I inherited the history of my grandparents' survival. From a young age, I heard the horror-stories second-hand through my mother's words. As I grew, I became increasingly obsessed with the topic, this word, this Holocaust, and I read and learned as much as I could, trying to make sense of it all. I eventually heard the unfathomable tales distilled down to individual stories told to me by my grandparents; stories of unloading rotting corpses from cattle cars, sweeping up ashes of the dead from large crematoriums. Tales of being chased, persecuted, lied to, beaten and starved, of eating out of trash cans to survive and working through malnourishment and exhaustion to avoid being murdered. In the devastating poignancy and matter-of-factness of my grandparents' telling, I came to the only rational conclusion I could about the Holocaust: that there is no making sense of it. That human beings are capable of literally creating the nightmares that they imagine is not up for debate. History has proven too many times that people are capable of terrible things - and history continues to prove its point, over and over again.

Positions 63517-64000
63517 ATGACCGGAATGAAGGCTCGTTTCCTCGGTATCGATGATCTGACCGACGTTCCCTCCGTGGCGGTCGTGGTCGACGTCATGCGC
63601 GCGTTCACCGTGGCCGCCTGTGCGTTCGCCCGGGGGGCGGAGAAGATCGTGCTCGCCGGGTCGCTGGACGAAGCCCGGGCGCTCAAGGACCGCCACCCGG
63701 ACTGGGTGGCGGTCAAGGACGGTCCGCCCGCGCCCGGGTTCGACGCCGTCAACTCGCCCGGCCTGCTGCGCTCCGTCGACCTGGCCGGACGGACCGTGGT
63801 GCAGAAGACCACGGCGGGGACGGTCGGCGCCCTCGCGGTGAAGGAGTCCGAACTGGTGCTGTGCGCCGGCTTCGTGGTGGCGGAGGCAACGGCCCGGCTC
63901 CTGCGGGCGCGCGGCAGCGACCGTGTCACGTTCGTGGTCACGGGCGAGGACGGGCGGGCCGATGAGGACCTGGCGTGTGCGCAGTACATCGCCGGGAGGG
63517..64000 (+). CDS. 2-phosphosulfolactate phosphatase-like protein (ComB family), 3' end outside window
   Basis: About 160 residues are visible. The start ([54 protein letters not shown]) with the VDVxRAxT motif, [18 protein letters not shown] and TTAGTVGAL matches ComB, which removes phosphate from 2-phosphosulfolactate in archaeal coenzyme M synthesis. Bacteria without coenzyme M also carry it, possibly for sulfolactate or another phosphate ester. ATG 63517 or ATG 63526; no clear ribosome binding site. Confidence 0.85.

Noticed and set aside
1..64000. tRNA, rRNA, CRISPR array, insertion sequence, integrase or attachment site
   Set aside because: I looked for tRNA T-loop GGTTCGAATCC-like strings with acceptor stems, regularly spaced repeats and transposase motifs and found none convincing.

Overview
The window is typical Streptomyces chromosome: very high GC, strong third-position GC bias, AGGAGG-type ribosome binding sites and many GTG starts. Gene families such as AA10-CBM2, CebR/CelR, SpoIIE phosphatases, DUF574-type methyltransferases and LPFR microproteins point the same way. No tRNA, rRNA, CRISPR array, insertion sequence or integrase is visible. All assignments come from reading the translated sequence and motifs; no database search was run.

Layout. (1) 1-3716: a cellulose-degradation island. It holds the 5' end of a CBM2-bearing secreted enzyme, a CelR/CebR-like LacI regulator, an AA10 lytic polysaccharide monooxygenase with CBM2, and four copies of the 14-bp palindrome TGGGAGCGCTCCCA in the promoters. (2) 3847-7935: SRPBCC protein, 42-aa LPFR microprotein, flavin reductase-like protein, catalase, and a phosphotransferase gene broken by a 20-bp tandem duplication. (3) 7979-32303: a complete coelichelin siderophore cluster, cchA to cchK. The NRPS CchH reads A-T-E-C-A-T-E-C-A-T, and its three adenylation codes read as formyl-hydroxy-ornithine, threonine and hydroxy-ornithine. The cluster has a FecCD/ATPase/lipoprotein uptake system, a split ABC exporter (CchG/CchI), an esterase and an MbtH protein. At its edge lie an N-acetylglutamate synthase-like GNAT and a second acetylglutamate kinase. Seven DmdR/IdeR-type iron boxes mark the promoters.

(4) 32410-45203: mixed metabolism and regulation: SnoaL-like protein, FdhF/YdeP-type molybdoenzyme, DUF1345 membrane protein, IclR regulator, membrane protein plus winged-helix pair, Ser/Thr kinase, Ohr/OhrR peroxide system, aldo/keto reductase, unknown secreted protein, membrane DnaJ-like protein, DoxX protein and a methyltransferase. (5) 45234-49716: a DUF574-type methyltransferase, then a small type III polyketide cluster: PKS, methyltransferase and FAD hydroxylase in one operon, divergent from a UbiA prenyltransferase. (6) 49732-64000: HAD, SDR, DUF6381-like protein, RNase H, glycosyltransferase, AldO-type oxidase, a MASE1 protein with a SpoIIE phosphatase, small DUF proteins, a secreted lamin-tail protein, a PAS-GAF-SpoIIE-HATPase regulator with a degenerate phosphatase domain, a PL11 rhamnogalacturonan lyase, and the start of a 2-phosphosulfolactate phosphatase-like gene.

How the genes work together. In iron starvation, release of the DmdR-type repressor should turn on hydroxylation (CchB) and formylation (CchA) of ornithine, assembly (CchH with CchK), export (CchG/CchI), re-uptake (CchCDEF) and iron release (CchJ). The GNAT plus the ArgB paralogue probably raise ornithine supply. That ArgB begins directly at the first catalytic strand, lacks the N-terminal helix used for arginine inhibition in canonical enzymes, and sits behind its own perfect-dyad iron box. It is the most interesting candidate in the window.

I came to another conclusion about the profound impact that my heritage had on me in my life: I'm alive because my grandparents survived. Had they not managed to beat the odds and survive the camps, if they hadn't then chosen to continue living their lives and create life despite the fact that the world had robbed them of them of the only lives they knew, then myself, my parents, my aunts and uncles, brothers and cousins, my nephews, and who knows how many countless generations to come would never have existed. We're alive because they survived.